The blockchain paradigm when coupled with cryptographically-secured transactions has demonstrated its utility through a number of projects, with Bitcoin being one of the most notable ones. Each such project can be seen as a simple application on a decentralised, but singleton, compute resource. We can call this paradigm a transactional singleton machine with shared-state. Ethereum implements this paradigm in a generalised manner. Furthermore it provides a plurality of such resources, each with a distinct state and operating code but able to interact through a message-passing framework with others. We discuss its design, implementation issues, the opportunities it provides and the future hurdles we envisage.
The future of the law
Brian A. Davey,et al.
An Introduction to Lattices and Order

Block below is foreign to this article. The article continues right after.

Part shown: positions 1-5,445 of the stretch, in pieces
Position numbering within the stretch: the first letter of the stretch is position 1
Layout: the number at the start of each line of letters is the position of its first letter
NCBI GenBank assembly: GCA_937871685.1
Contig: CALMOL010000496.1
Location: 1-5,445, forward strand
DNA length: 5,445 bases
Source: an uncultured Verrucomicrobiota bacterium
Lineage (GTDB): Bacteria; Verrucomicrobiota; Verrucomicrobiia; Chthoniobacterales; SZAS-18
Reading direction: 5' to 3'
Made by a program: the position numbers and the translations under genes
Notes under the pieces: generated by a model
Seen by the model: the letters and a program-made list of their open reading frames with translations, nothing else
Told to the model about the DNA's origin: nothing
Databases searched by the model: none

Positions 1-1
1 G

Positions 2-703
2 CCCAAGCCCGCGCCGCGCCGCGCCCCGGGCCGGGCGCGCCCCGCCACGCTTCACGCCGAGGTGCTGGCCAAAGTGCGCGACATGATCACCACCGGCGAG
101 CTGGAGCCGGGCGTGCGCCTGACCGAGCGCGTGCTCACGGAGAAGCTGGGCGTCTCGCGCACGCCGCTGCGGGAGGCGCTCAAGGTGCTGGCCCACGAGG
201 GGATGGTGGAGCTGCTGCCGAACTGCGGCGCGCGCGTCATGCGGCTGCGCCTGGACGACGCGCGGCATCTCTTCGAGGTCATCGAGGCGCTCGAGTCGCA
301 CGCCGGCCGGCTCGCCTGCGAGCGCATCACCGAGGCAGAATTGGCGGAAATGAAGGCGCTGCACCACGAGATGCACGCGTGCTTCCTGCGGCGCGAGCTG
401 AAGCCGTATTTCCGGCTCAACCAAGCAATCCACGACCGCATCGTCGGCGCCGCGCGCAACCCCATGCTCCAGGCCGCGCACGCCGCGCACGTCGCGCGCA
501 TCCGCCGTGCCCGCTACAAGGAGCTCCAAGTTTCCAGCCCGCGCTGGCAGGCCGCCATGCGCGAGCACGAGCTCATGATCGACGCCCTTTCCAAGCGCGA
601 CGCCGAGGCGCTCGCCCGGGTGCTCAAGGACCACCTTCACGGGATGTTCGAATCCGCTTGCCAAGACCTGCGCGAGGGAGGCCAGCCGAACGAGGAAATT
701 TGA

Moni Naor,et al.
Pricing via Processing or Combatting Junk Mail
Nick Szabo,et al.
Formalizing and Securing Relationships on Public Networks
Michael John Sebastian Smith,et al.
Application-specific integrated circuits
Alfred Menezes,et al.
The Elliptic Curve Digital Signature Algorithm (ECDSA)
International Journal of Information Security.
Adam Back,et al.
Hashcash - Amortizable Publicly Auditable Cost-Functions
Emin Gün Sirer,et al.
KARMA : A Secure Economic Framework for Peer-to-Peer Resource Sharing
Hans Eberle,et al.
Comparing Elliptic Curve Cryptography and RSA on 8-bit CPUs
On the Elliptic Curve Digital Signature Algorithm
Bitcoin: A Peer-to-Peer Electronic Cash System
Application-specific Integrated Circuit
BitCoin software finds new life
Overview of Colored Coins
Aviv Zohar,et al.
Accelerating Bitcoin's Transaction Processing. Fast Money Grows on Trees, Not Chains
IACR Cryptol. ePrint Arch..
R. Boutellier,et al.
Pirates, Pioneers, Innovators and Imitators
Nicolas Courtois,et al.
Optimizing SHA256 in Bitcoin Mining
A Next-Generation Smart Contract and Decentralized Application Platform
Jean-Philippe Aumasson,et al.
The BLAKE2 Cryptographic Hash and Message Authentication Code (MAC)